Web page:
Beijing is home to a large number of colleges and universities (about 160), including a number of highly-regarded universities of international stature, including China's two most prestigious institutions: Peking University and TsingHua University. Other well known institutions, both domestically and internationally, include Beijing Normal University, RenMin (People's) University of China and Beijing Foreign Studies University.
Owing to Beijing's status as the
political and cultural capital of China, a larger
proportion of tertiary-level institutions are
concentrated here than any other place in China, reaching
at least 60 in number. Many international students from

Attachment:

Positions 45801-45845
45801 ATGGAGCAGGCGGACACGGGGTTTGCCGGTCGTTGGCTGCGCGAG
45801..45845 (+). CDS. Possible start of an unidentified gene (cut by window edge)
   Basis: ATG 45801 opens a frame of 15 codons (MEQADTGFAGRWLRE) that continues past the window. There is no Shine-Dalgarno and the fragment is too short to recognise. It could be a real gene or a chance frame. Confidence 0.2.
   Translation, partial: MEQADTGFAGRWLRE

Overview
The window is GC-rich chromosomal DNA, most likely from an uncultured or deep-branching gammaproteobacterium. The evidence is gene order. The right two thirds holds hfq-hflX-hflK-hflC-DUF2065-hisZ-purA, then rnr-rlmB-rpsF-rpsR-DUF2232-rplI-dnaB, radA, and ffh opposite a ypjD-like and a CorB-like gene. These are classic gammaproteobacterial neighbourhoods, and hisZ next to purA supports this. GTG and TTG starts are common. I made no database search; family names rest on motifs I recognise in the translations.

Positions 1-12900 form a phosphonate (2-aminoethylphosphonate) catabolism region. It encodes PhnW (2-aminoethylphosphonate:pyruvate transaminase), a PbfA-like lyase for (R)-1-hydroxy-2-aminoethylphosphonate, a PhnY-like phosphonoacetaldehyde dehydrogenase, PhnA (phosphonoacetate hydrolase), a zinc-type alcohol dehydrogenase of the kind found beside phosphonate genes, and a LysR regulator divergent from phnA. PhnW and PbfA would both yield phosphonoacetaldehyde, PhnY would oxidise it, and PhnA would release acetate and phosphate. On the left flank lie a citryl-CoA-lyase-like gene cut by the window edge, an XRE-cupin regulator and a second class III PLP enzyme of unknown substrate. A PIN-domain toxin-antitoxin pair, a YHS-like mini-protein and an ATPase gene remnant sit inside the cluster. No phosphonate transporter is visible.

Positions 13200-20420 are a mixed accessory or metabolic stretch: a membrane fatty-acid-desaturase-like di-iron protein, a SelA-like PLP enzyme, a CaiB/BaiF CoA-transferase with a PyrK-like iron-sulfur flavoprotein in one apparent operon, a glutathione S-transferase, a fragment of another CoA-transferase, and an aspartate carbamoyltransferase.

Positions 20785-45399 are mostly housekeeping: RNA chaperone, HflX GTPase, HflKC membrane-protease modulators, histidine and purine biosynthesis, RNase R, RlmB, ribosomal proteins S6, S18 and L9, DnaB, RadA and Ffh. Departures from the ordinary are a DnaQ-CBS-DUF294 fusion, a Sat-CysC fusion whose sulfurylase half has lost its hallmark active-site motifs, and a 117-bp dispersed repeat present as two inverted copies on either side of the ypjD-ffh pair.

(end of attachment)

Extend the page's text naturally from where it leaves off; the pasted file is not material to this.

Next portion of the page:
Japan, Korea, North America, Europe, Southeast Asia and
elsewhere come to Beijing to study every year - a growing
trend, especially among Western students. At the same
time, there has been a big increase in the number of
Chinese studying abroad.
shift from exports, manufacturing and inward investment towards higher-end manufacturing and services. from labor to know-how, skills and capital. In what will be like a second industrialisation, research and development is a key factor. innovation. such as green technology. 5 trillion yuan (US$758.4 billion. space walk.world's largest high-speed rail system. 'made in China' to 'created in China'. Education students in Shanghai trounced the OECD averages in reading, mathematics and science. China already has 1,160 research institutes, producing 2 million engineering and science graduates; that is four times as many as in the year 2000. Patents.